The National Women's Hockey League is increasing salaries, offering a 50-50 split of sponsor-related revenues and improved benefits in an agreement reached with its players' association.

The union did not release any specific monetary figures in announcing the agreement Thursday. It's a one-year deal with the five-team NWHL holding the option to renew it the following season.

The NWHL Players' Association calls the agreement a "breakthrough" because it provides "substantial gains" for the first time since the league was founded in 2015.

After players made between $10,000 and $26,000 in the first season, their salaries were cut in half a little over a month into their second season.

As for the revenue-sharing split of money received from league sponsors, it will only kick in once the league meets its operating expenses. The NWHL is privately run and backed by investors, and has not revealed its financial picture.

The deal also provides increases to travel and meal costs over a 24-game regular season, which opens in October.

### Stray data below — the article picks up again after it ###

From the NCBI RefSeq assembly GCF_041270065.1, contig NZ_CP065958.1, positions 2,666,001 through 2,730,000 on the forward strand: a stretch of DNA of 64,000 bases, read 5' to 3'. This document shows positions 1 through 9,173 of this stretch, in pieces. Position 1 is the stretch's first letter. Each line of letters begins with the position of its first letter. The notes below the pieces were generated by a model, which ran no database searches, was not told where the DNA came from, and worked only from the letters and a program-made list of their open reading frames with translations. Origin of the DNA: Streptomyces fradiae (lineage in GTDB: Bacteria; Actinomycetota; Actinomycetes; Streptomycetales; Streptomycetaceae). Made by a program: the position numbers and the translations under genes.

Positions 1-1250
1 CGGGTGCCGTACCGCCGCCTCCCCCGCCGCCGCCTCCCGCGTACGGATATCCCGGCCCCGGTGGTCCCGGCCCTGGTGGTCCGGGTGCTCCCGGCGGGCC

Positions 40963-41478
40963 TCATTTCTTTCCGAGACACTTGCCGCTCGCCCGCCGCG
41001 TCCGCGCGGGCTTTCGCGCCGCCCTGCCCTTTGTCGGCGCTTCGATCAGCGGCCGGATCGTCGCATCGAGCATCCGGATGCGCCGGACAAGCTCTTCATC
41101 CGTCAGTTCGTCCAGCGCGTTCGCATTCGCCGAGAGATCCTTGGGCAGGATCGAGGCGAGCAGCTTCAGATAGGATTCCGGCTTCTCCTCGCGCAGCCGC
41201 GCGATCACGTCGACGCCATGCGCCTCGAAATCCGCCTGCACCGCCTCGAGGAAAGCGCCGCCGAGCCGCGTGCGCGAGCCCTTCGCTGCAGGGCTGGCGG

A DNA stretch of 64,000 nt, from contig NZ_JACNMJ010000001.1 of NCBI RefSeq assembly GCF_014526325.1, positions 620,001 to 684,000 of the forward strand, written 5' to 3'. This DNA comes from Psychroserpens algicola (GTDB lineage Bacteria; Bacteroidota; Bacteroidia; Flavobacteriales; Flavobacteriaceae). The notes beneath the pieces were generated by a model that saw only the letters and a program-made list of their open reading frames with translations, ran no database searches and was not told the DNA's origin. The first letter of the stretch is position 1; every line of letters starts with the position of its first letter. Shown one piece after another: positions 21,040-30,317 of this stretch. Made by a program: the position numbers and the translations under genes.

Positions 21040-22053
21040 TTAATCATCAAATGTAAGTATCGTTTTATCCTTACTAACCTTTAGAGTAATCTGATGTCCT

The agreement comes at a time the U.S.-based NWHL faces questions about its future after experiencing several setbacks over the past month.

More than 200 of the world's top female players have pledged not to play professionally in North America. The boycotting players have since formed the Professional Women's Hockey Players Association in their bid to push for the creation of a single and economically viable professional women's league.

Also, the private owners of the NWHL Buffalo Beauts returned control of the franchise back to the league.

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